en section. I know everybody's laughing at me for making the booms and bops and things like that, but you know with that groove it's really important to be as open and as fluid as possible with the movements. Kinda talking about staying within that, kind of, space behind the beat of it, so I was really trying to capture that the second time through with the China. Yeah, that's great! And then the end was just simply, kind of how you would push me to do it when we recorded the record. One way kind of really simple, straight forward, clean, being very wary of the vocal parts, and then the second take was completely with no regard for the vocals, and that might be something that, when you get to the end of a tour, if you're really bored, you kind of do live and the band members are kind of laughing about that and it's like 'oh show off a little bit', but it's not really that cool. I think it's really cool. I'm not gonna lie. I think that's really cool. I just think it's one of those examples where it works in the song without the vocals, but once the vocals are there it's a very thin line between playing busily tasteful or playing very busy and stepping on toes, so that's not, just I want to make a point to say. That's something you could do, but it might not be the best decision for the song and again, you really wanna let the song dictate what parts you play. Like that sound govern, really what final take you go with. Totally. So are you labeling right now? Sorry (speaking over each other) No, I was just gonna say, as I'm looking at time and how much comping we have to do and how many questions I wanna get through. I think we should take questions and then comp in the next segment, does that sound good? That's totally fine. I mean, the comping is going to be, it doesn't even really need to happen on the camera. Okay. All I'll really say is when it comes to comping, as a general rule, a technical rule, I always try to make a comp on a snare hit. Oh okay. That's just a really good technic to try and do it. The snare, if there is some difference in the symbol decay or something. The snare is always so loud and distracting that it really helps me in the transition, so I'm just making sure we have everything we need which we definietely do so. Perfect. Nailed it. Good job. Thank you. It's nervewracking. Like I said, when everything's going, you're rolling, everybody's watching you, it's kinda like, 'Oh I hope I don't screw up something stupid,' You know, cause you can, under pressure. Yeah, that was good. So Thomas has a question, 'Hey Nolly, how do you use the samples inside a session, using a program like, Slate Trigger to fatten things up or actually replacing tom hits, which have too much symbol bleed in them. How do you use them or how- Yeah, it's kinda both. I probably wouldn't use Trigger on this session at all. Sorry if I really like these drum sounds, I might make a Trigger file and there might be some point in the future where I'd send something to mix, where the kick drum is just played really badly or maybe they only used one microphone and I could make a Trigger file of just like the outside kick mic or something to supplement. So we'd have like the real track of just like the inside mic and I could create like a fake outside mic or something like that. When I use samples with Trigger, I try to keep them natural. I don't process them, I just export them as they are raw, so I can blend them with the natural drum tones and then process the two together in a realistic way. In the case of this session, I'm probably most likely to look at the section where he's hitting the spock and through the, and trying to hit it through the toms. I've got a feeling the bleeds gonna be crazy on that. It always is. It's a shame because Chinas and floor toms go really well together, there's so many great beats where, you know, you're hitting two things on the right side of the kit. Not just you, but other drummers. It sounds great in person, but microphones hate that. In that case, if the bleed is really bad and every time there's a floor tom hit, you hear kssh coming through from the China, I might well just... I'll cut up these samples tonight, but I might just physically drop it in and make sure the sample aligned. I wouldn't use the same sample every time, but... I don't like to do that, I like to keep everything as natural as I can, but if I really need to that's what I'll do. Awesome. What input, like DB levels are you aiming for when you're recording each track? It seems, like some of the tracks are being recorded quite hot. Yeah and... That was just a Pro Tools issue though. I hope that's a Pro Tools issue. Yeah. I generally like to go about minus six peak on anything. This whole thing like, I don't know if it seems really slow to the people watching, but for us it's going by like that, and we're not really having time to do all the checks and measures that we might do so it might be that later when I'm back home, I'm like 'Oh this is really hot' in clipping. I hope that the sound mic is alright. Reality is you won't wait til you're home. You're gonna listen tonight when you leave and then... That's what I mean. Like tonight, as soon as the cameras are off I'm gonna be listening to this stuff, but hopefully people at home can understand that we would take a bit of extra time and make sure that everything is completely good before signing off on it. Yeah generally minus six is about the limit I'd let these peak. I try not to track things too hot, that aren't going to be too loud on the mix. I hate when you sent a session, or get files to mix from a band and you import the drum tracks and everything is basically normalized and you hit play and all you hear is high hat closed mic, like ride closed mic, you know, all the spot mics end up being so loud and you have to pull the faders all the way down and clip gain stuff. I'd like it if I could just import files, pan them, and have some sort of mix going, so it's not always possible, but I try not to track, like the bottom snare, super hard for all those spot mics on the symbols. Cool. I just focus on the main things that need to be really hot. Cool, somebody wants to know if you can recap all the microphone names? Absolutely yeah. Which, do you have them all, I'm sure you have them all memorized, but we... Yeah if you missed that earlier... Yeah, and we can even create a text file that can go with the session. I don't know if people want that, but yeah, so on the kick drum we have a Shure Beta 91A, which is a condenser microphone inside the kick. We have an AKG D112 and then we have a Sennheiser E602 Mark I outside the kick drum. On the snare, we have a Shure Beta 57, it's actually an old one, it looks a little bit different than modern ones, the sound is not that different. Some people may know it as a Beta 57. Okay. Beta. (speaking over each other) (laughing) On the snare, and then there is Sennheiser MD441 underneath the snare and that's quite an old microphone. They still make them, but that's a more vintage one again. The toms all have Josephson E22S's on them, which those side address condenses. Then the overheads are a pair of AKG C414 EB's which are the very first iteration of the C414's they made. Those are the originals with the gold ringed capsules, which were only made for a short time, kind of the Holy Grail of those ones, so I was very happy when I finally got myself a pair of those. Then the close mics are all Beyerdynamic MC-930's so there's two of those, there's one on the China and hi-hat and then the two under mics on the spot and ride are Shure KSM109's which belong to the studio, which I haven't used before but they're pretty flat, I think, condensers. Then the room mics we've got a pair of Neumann KM 84's on the stereo bar, a Neumann U87 in figure 8 above that, and then the Gafells I forget- Yeah the microtech Gafell (speaking over each other) Yeah they're not written in here are they? We can find out the model number. You know you really don't hear very many people using those. Again, they belong to the studio or belong to Zack? Yeah those are Zack's. [Man With Glasses] Yeah I've just called them Gafells in the session, so I forget what they are. They're weird, like very bulbous looking microphones, but they're cool. UMTZack just said UMT800's That's the one. Yep, UMT800's. What's your opinion on drum replacement and when would you recommend using it and how do you mix it well in a mix? Drum replacement... So you just talked a little bit about replacing like... My opinion of drum replacement is really tied to like the reason why I would have to do drum replacement which is generally that things are done, not very well, which, I dislike... I think the whole point of this class is to show how to avoid needing to do drum replacement. I would replace something if, I guess, three reasons. One, the drummer was not performing well enough, in other words he wasn't hitting consistently enough to get a consistent tone and volume out of the drum. Two, the drum sounds really bad, which is either like, poor choice of drum, poor tuning, poor choice of microphone, or it could be like, if this was the case I'd try and use a bit of it, but if there's a ton of bleed in that mic cause they haven't positioned it in an optimal way. I'd still try to use a bit of it just to have that there, but I would supplement that with a sample, but I wouldn't necessarily replace. And then the third reason would be, it's kind of tied, but if they just tracked something really well, but it was, once we start mixing it becomes apparent that actually, what they tracked and what, their vision of the final sound was, is just not congruent, like they tracked a super high pingy snare, which is great, but then the drummer says, 'Oh I want a real low fat, Dave Grohl snare'. There you go. Yeah, did it. You know that would be the other reason to do it. I'd say the drum that gets most commonly replaced would be the kick drum. I very rarely like to fully replace things though. Augmentation is way more the way I like to go and I have a whole stock of samples that I've made. Even just in my bedroom, a load of the samples that I've used, and I do occasionally use samples, especially on stuff that I mix for other people, are samples that I've made myself just in my mix room which as I mentioned earlier is a very dead room and it would just be close mics only, let's say on the snare drum, and it would be me doing my right handed snare hits. Which are good enough for that purpose and I'll create like a TCI of that, leave it raw, and then I can treat it like it's a real snare. I don't really like when I have a sample that's super pre-processed and not really does that not give me very much direction but then it becomes almost like a parallel EQ, almost. Like you're blending that with a raw sound and those two things, instead of working together, you're kind of just, yeah it's almost like you're applying an EQ, like you're really boosting some areas up in it, so I prefer a sound that's totally natural that I can blend with that. I also really like to match the tuning of the sample to what I'm replacing so if there's a really badly recorded snare drum that I'm trying to keep the vibe of an I want to sample replace it, I will tune a snare drum from my collection to be very close to what I'm hearing in the raw track and maybe the people listening don't even, like the clients done even realize that I've replaced the snare, but that happens very rarely. That's cool. This question got seven upvotes. Spider asked it. A tuning question, how do you deal with cross talk between the rack toms and the snare drum, depending upon the tuning at times hitting the rack toms activates the snare wires on the snare? Yeah, that happens. I don't care that much about it. It's actually not as annoying as you think it is when you hear the mic tracks. It's like really loud in person, but drums are so much louder than you think they are. Like when you see the peaks on a waveform, it's so much louder, like sometimes weird resonances that you hear in drums or rattles, or snare wires buzzing a bit too much, doesn't really come across, but I don't tune, like we were talking earlier like the rack tom being tuned to like a D, and the snare being an E, I probably wouldn't tune them both to a D because the rack tom is gonna be much closer in pitch. On this kit, what we just tracked, like the floor tom is an E, the snare is an E, but there wasn't too much cross talk or anything going on. If it was really a problem I'd just shift one or the other by a semi-turn as long as it didn't clash with the cue of the song. Cool. One more question. I'd like to ask, how to know which position is adequate for overheads, both in height and placement around the kit? Thanks in advance. So, I guess sort of what's in a range and then an idea would be like four feet in here? Yeah, I really like the four feet thing. One thing I didn't mention, by the way, was the distance between them, which is not really answering the question, but while we're talking about overheads, because Matt's kit's really wide, they're actually about four feet apart. I don't really like going that much wider than four feet. You start to lose the focus in the middle. A lot of kits are closer to three feet apart. There's something nice about having an equilateral triangle, I don't think it makes any difference sound wise, but it's like the Holy Grail. I'd be happy for no reason if that worked out. You've said Holy Grail more than Dave Grohl so far. Have I? Uh huh Wow! Yeah. You've gotta bring back the Dave Grohl's. Okay. Always been talking about the AKG's so, I think that says something. You have a love for... The Holy Grail. Well, yeah. Overhead mics, by adjusting the height you're kind of bringing in, there's two things that are gonna happen. One is you're gonna get a different picture of the kit. The other thing is you're gonna get more or less information coming back from the room into the overhead mics and depending on the quality of the room that you're tracking in or the reverberation within the room, that could be a good thing or a bad thing. As you get further away from the kit, the symbols start to dominate a little bit. You start to lose focus on the shells, the symbols don't sound as direct but just the top end is still carrying where you're losing some of the body out of the drums and you are gonna get more of the information coming back from the room into them. In a really big room, that reverberation might be really far, time wise, from the hits. It might not be too distracting. In a small room, that's not treated, it could be horrible. You could get a lot of kind of, zingy frequencies coming back from the symbols into the overheads. For me, four feet is about the Holy Grail, because you get a really good balance of the shells themselves. You get some of the room back. I did a session recently in a lovely studio and I was so happy with how much room was coming through at that distance. It really did a lot to the symbols a bit more life but in a bad room it's not so far away to make that a problem. I'd say start around there, if you're really finding the, I don't know, it's experimentation and personal taste. The other thing that will happen the closer you get, the wider the image is gonna get, and the less of the middle information it gets, so if your drummer has a lot of symbols, like right in front of him, you might start to get less of that. Further away, you'll get more, but you'll also get more crosstalk so symbols on the right are gonna be going into the left overhead and vice versa so the stereo image will start to narrow. Try the four feet thing, if you hate it then I don't know, I can't imagine anyone hating that, but... Yeah. Awesome.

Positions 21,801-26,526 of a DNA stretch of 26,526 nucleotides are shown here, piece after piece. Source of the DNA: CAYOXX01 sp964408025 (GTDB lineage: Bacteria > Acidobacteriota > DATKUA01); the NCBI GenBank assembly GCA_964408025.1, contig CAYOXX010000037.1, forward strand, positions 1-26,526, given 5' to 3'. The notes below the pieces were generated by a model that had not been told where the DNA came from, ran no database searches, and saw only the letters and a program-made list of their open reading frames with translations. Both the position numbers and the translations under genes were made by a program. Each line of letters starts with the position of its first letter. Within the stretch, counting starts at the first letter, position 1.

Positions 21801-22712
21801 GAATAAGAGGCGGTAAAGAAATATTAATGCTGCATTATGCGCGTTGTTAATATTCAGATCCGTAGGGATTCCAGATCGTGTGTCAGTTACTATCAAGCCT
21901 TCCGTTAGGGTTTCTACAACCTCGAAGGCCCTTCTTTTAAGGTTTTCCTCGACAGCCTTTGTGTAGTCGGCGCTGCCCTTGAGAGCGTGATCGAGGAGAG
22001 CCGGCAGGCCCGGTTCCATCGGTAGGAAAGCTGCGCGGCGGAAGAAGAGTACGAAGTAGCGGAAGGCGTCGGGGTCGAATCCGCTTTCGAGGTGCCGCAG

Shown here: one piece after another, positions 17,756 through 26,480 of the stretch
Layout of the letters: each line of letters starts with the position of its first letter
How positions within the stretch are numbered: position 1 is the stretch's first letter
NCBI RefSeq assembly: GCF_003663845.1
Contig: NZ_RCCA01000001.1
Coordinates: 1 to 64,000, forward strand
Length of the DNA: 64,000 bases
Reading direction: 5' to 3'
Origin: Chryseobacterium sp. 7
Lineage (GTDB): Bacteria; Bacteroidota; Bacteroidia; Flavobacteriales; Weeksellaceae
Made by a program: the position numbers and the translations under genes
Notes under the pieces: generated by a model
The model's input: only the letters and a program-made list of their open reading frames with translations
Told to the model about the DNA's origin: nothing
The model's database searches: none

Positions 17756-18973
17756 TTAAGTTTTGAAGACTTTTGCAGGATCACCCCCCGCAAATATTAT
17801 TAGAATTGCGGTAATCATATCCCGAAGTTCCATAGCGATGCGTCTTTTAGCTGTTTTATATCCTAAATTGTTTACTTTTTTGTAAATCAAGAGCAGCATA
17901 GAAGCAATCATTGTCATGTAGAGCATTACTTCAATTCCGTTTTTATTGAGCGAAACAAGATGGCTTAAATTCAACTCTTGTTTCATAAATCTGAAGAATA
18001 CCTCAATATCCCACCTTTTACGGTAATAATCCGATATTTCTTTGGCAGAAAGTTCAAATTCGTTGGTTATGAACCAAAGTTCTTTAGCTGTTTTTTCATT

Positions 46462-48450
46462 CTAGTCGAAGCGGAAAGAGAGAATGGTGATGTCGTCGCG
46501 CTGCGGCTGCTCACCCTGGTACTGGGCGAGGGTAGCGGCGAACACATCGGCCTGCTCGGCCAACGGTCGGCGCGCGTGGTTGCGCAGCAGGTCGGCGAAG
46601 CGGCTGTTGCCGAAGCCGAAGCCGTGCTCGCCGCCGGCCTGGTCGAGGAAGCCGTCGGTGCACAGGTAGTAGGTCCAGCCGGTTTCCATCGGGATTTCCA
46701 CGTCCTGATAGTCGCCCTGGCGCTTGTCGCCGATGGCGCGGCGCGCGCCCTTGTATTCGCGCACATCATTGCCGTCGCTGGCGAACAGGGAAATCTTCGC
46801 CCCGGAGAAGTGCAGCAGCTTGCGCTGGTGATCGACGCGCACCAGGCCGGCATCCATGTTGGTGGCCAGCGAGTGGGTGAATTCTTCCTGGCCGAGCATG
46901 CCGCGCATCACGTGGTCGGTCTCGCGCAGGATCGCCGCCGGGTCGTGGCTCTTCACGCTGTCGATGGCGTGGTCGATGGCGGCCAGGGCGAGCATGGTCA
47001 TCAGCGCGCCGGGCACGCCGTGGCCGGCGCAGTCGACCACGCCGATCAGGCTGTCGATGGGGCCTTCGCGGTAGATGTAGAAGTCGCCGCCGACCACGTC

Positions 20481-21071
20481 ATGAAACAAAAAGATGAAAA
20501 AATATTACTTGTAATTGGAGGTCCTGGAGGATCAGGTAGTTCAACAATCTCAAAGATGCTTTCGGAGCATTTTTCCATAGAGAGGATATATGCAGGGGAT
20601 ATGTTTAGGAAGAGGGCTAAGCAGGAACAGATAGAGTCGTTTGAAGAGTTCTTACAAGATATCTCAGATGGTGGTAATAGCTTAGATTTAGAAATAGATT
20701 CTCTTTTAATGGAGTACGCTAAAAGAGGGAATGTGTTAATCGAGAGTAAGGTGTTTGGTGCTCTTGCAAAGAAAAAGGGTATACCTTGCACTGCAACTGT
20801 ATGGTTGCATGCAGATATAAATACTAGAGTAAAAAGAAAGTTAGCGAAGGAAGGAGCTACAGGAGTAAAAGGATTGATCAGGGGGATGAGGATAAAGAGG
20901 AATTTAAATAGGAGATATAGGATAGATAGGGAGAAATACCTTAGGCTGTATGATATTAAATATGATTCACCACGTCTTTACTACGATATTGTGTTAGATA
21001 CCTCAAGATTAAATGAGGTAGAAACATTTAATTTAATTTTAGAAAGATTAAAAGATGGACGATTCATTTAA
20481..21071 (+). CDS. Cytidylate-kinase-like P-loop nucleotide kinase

Class Materials

Bonus Materials with Purchase

Halpern Drum Samples
Micing Guitar Cab
Nolly's Mic List

Ratings and Reviews

Connor Smith

I haven't even finished the course and already my mixes have improved dramatically. Night and day difference. I haven't watched the portions with Matt as I'm using drum samples (GGD specifically), but I have no doubt it's great. Matt is always incredibly helpful and is a brilliant drummer. I thoroughly enjoy listening to Nolly, he's very articulate and his approach to audio engineering is flat out brilliant. I'm so happy I purchased this course. Before my mixes were good (balance and things of that nature) but lacked life and energy. I just wasn't getting the professional level sound I was searching for. Now, I am proud of my mixes and actually think they're getting to the point where they sound professional and don't sound like they were produced by a dude in his bedroom with about half of year of recording and audio engineering experience. The metal genre is difficult to mix as there's a lot going on and the "current metal sound" is very crisp and clear while still being very heavy and punchy. It isn't 80s dad metal where guitars are hissy and flubby. lol I am a huge Periphery fan and it's a privilege to watch Nolly share his knowledge. I really enjoy his approach as its very simple but very effective. He doesn't have insane mixing strategies, he just does what works and it's applicable to any DAW and is helpful for almost any genre of music. Brilliant course!

a Creativelive Student

This was an amazing course! I loved hearing from both Matt and Nolly on their thought process behind drums in general. I love the point they drove home about getting a great source tone. That seems to be forgotten in a lot of recordings and they try to fix it in the mix. Jolly did a fantastic job of making it look "easy" to take already great sounding source tones and making them really shine! Cant wait to put these concepts into practice in my own projects. What a great source of knowledge here. Thanks for this great class!

Adrian Gougov

Best course and overall learning experience I've had in a long long while. Nolly and Matt are superb. Nolly is an astonishing mixing and recording engineer and a great teacher. Not only does he explains his methods carefully and in detail, but also lays down key concepts in an understandable language. Definitely worth the investment if you wanna learn how to mix modern heavy music. Definitely worth the investment if you wanna learn how to track drums properly. Definitely worth the investment if you wanna see one of modern metal's best drummers track a whole song from start to finish. Props to Creative Live for bringing this material to us.